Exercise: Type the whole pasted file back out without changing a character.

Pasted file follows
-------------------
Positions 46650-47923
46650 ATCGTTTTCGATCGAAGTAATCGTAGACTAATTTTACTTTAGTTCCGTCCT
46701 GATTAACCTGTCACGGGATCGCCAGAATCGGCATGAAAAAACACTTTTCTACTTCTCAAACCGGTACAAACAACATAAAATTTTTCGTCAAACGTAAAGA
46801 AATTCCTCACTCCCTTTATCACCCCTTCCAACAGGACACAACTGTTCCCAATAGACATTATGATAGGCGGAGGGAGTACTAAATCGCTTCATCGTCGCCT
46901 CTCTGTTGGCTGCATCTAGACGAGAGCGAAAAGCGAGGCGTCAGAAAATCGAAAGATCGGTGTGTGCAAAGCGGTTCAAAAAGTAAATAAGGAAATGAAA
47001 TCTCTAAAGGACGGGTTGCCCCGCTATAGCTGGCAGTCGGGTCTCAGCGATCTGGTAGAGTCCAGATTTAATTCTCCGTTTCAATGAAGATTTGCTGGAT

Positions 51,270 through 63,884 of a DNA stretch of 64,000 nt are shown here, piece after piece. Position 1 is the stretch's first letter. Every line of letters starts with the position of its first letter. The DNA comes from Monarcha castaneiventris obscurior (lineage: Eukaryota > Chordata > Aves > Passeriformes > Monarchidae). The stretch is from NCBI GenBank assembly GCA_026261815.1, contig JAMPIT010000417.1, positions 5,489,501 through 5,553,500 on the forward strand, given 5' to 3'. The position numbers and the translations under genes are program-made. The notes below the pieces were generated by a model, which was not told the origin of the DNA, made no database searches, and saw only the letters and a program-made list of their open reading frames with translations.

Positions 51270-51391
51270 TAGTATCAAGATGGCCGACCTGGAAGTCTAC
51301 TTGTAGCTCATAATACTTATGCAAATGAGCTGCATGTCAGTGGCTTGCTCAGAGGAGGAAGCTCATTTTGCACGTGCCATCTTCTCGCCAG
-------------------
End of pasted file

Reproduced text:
Positions 46650-47923
46650 ATCGTTTTCGATCGAAGTAATCGTAGACTAATTTTACTTTAGTTCCGTCCT
46701 GATTAACCTGTCACGGGATCGCCAGAATCGGCATGAAAAAACACTTTTCTACTTCTCAAACCGGTACAAACAACATAAAATTTTTCGTCAAACGTAAAGA
46801 AATTCCTCACTCCCTTTATCACCCCTTCCAACAGGACACAACTGTTCCCAATAGACATTATGATAGGCGGAGGGAGTACTAAATCGCTTCATCGTCGCCT
46901 CTCTGTTGGCTGCATCTAGACGAGAGCGAAAAGCGAGGCGTCAGAAAATCGAAAGATCGGTGTGTGCAAAGCGGTTCAAAAAGTAAATAAGGAAATGAAA
47001 TCTCTAAAGGACGGGTTGCCCCGCTATAGCTGGCAGTCGGGTCTCAGCGATCTGGTAGAGTCCAGATTTAATTCTCCGTTTCAATGAAGATTTGCTGGAT

Positions 51,270 through 63,884 of a DNA stretch of 64,000 nt are shown here, piece after piece. Position 1 is the stretch's first letter. Every line of letters starts with the position of its first letter. The DNA comes from Monarcha castaneiventris obscurior (lineage: Eukaryota > Chordata > Aves > Passeriformes > Monarchidae). The stretch is from NCBI GenBank assembly GCA_026261815.1, contig JAMPIT010000417.1, positions 5,489,501 through 5,553,500 on the forward strand, given 5' to 3'. The position numbers and the translations under genes are program-made. The notes below the pieces were generated by a model, which was not told the origin of the DNA, made no database searches, and saw only the letters and a program-made list of their open reading frames with translations.

Positions 51270-51391
51270 TAGTATCAAGATGGCCGACCTGGAAGTCTAC
51301 TTGTAGCTCATAATACTTATGCAAATGAGCTGCATGTCAGTGGCTTGCTCAGAGGAGGAAGCTCATTTTGCACGTGCCATCTTCTCGCCAG